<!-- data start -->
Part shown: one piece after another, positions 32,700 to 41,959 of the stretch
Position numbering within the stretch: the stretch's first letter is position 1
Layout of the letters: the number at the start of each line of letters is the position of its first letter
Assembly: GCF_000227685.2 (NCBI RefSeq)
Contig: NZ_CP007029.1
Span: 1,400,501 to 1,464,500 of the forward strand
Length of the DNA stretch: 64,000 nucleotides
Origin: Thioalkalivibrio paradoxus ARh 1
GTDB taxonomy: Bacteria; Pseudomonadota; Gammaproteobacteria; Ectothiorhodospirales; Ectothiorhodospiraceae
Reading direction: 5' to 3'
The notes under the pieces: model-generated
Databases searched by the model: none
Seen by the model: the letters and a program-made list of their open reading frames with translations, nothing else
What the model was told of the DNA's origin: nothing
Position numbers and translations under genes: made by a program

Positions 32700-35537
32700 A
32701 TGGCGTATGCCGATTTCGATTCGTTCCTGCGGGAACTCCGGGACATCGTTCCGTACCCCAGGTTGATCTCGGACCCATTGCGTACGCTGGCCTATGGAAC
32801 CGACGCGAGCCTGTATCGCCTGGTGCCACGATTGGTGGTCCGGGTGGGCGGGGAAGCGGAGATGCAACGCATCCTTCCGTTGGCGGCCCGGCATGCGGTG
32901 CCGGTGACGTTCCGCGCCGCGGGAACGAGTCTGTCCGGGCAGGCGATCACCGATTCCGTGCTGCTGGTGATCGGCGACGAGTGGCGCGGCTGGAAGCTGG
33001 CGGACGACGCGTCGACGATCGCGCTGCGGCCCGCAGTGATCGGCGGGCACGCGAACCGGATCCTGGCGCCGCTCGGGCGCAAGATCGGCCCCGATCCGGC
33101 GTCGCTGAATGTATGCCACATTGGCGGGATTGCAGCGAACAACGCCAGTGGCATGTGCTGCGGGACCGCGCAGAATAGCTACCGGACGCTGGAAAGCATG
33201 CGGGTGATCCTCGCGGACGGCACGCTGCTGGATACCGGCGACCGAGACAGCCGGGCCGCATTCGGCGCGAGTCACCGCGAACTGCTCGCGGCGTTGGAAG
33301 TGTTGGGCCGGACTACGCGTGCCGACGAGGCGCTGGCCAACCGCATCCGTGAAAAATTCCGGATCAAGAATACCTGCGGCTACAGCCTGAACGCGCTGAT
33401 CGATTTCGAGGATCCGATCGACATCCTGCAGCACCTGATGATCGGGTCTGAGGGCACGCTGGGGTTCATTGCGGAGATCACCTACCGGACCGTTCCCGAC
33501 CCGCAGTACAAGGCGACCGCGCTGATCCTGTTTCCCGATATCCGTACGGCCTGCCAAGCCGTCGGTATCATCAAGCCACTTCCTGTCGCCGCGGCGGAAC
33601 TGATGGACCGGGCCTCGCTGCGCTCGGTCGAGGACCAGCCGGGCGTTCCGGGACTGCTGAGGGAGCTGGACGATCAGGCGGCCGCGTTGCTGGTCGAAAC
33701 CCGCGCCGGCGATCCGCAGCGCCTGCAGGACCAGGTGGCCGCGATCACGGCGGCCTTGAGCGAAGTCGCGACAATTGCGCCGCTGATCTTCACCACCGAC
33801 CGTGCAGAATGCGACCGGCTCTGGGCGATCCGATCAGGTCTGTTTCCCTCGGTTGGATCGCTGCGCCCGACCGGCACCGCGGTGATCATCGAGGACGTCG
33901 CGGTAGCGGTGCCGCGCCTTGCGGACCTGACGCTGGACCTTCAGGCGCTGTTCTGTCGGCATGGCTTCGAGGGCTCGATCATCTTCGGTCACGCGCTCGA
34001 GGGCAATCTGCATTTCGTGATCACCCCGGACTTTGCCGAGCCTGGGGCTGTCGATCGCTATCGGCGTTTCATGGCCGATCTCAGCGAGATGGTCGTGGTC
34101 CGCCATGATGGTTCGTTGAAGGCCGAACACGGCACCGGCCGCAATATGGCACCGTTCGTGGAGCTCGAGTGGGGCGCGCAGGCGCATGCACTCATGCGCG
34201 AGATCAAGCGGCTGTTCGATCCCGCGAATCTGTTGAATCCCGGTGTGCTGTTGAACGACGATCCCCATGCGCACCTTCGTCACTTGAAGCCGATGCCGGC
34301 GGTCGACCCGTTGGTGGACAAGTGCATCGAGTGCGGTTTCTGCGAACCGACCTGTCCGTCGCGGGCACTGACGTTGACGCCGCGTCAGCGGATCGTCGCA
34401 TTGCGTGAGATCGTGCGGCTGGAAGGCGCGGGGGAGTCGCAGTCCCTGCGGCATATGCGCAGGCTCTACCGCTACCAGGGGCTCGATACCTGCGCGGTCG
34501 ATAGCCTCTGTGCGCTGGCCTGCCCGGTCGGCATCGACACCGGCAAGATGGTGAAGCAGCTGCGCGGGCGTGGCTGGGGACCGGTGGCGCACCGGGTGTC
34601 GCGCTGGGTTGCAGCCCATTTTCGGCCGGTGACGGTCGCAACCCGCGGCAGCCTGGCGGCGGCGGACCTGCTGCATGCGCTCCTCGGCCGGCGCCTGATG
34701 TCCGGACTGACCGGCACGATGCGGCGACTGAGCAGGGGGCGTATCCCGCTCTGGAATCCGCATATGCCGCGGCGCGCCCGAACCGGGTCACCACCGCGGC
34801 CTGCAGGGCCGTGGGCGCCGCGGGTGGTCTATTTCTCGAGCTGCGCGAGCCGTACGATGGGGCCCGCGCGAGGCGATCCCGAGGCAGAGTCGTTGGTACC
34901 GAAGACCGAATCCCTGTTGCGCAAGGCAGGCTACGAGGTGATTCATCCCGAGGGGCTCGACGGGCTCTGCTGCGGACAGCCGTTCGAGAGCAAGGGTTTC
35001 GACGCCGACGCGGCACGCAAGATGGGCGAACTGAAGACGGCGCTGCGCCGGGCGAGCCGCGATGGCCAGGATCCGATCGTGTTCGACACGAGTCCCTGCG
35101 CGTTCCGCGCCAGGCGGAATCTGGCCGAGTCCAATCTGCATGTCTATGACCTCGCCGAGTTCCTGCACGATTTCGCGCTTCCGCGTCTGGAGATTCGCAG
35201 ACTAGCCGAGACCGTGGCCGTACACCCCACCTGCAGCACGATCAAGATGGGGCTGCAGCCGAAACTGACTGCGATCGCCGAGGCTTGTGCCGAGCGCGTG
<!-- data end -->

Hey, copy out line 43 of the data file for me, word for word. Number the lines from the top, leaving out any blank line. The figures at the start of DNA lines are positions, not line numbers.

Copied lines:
35201 ACTAGCCGAGACCGTGGCCGTACACCCCACCTGCAGCACGATCAAGATGGGGCTGCAGCCGAAACTGACTGCGATCGCCGAGGCTTGTGCCGAGCGCGTG